Philosophical Psychology 30 (4):1-22 (2017)

Authors
Valentina Petrolini
University of the Basque Country
Abstract
Bortolotti argues that we cannot distinguish delusions from other irrational beliefs in virtue of their epistemic features alone. Although her arguments are convincing, her analysis leaves an important question unanswered: What makes delusions pathological? In this paper I set out to answer this question by arguing that the pathological character of delusions arises from an executive dysfunction in a subject’s ability to detect relevance in the environment. I further suggest that this dysfunction derives from an underlying emotional imbalance—one that leads delusional subjects to regard some contextual elements as deeply puzzling or highly significant.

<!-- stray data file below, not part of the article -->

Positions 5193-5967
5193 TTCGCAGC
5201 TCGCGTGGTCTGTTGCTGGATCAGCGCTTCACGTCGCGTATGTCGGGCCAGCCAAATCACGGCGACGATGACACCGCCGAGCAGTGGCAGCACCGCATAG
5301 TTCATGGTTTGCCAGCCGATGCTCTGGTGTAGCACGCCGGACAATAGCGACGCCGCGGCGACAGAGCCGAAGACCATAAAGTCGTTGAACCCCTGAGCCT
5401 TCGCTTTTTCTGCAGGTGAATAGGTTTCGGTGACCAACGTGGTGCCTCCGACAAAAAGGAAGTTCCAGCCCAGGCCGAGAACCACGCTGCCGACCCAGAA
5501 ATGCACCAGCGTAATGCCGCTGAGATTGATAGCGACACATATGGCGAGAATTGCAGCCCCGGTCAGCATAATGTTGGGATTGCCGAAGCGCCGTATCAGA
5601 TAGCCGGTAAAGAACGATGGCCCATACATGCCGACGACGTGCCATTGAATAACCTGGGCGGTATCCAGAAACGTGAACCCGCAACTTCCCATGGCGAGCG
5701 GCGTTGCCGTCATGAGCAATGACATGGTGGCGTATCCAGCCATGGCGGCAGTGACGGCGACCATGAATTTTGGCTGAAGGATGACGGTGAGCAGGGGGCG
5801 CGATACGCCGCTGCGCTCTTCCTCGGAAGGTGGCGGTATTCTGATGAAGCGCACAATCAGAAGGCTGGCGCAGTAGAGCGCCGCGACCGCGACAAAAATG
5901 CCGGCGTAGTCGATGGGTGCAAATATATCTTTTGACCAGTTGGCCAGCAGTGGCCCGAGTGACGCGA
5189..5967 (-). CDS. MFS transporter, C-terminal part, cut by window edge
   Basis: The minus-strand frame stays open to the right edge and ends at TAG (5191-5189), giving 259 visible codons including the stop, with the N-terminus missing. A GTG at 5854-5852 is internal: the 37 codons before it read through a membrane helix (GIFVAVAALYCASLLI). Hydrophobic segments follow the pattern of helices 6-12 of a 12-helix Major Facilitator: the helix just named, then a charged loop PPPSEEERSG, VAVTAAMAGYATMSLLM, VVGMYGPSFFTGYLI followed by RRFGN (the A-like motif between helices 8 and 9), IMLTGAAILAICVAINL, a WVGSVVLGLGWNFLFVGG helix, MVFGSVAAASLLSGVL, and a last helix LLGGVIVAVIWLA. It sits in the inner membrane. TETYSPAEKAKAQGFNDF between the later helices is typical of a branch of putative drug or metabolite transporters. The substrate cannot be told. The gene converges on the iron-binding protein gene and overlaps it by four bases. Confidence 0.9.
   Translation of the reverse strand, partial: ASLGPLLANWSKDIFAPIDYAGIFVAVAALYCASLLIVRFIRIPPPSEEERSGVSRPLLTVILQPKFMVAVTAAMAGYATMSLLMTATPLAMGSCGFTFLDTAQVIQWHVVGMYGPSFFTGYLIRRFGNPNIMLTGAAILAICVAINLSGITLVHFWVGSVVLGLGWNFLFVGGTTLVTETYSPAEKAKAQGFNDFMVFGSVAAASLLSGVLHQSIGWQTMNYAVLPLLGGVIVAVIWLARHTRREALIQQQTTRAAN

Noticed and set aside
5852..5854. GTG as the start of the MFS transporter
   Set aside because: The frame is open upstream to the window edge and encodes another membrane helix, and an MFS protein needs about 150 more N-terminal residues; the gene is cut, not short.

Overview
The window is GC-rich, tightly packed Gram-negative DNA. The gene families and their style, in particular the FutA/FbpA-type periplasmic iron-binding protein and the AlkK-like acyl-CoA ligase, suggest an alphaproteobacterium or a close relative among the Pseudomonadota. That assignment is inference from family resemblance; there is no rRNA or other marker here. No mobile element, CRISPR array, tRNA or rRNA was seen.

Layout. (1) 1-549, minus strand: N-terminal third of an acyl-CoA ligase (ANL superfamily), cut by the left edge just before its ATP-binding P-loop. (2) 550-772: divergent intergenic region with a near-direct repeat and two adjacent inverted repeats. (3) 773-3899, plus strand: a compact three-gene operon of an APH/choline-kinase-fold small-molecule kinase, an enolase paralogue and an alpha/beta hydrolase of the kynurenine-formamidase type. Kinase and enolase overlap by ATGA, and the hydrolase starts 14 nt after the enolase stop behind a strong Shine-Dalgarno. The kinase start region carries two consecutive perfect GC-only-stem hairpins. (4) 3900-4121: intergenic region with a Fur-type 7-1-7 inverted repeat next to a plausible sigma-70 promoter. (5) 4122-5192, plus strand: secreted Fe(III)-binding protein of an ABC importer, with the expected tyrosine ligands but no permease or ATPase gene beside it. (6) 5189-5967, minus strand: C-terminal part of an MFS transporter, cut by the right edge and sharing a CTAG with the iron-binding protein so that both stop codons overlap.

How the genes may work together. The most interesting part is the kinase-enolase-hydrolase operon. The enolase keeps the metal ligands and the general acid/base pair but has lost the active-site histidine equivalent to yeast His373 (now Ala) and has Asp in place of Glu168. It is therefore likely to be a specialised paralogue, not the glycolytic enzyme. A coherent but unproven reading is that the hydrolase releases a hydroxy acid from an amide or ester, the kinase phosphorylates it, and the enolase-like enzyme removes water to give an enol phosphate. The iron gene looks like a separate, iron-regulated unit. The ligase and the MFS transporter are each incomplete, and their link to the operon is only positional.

Keywords delusions  Bortolotti  emotions  executive functions
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DOI 10.1080/09515089.2017.1288899
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References found in this work BETA

The Epistemic Innocence of Motivated Delusions.Lisa Bortolotti - 2015 - Consciousness and Cognition (33):490-499.
How Do Emotion and Motivation Direct Executive Control?Luiz Pessoa - 2009 - Trends in Cognitive Sciences 13 (4):160-166.
Emotion and Understanding.C. Z. Elgin - 2008 - In G. Brun, U. Dogluoglu & D. Kuenzle (eds.), Epistemology and Emotions.

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Citations of this work BETA

Expressivism About Delusion Attribution.Sam Wilkinson - 2020 - European Journal of Analytic Philosophy 16 (2):59-77.
Doctors Without ‘Disorders’.Lisa Bortolotti - 2020 - Aristotelian Society Supplementary Volume 94 (1):163-184.
Explaining Ideology: Mechanisms and Metaphysics.Matteo Bianchin - 2020 - Philosophy of the Social Sciences 50 (4):313-337.

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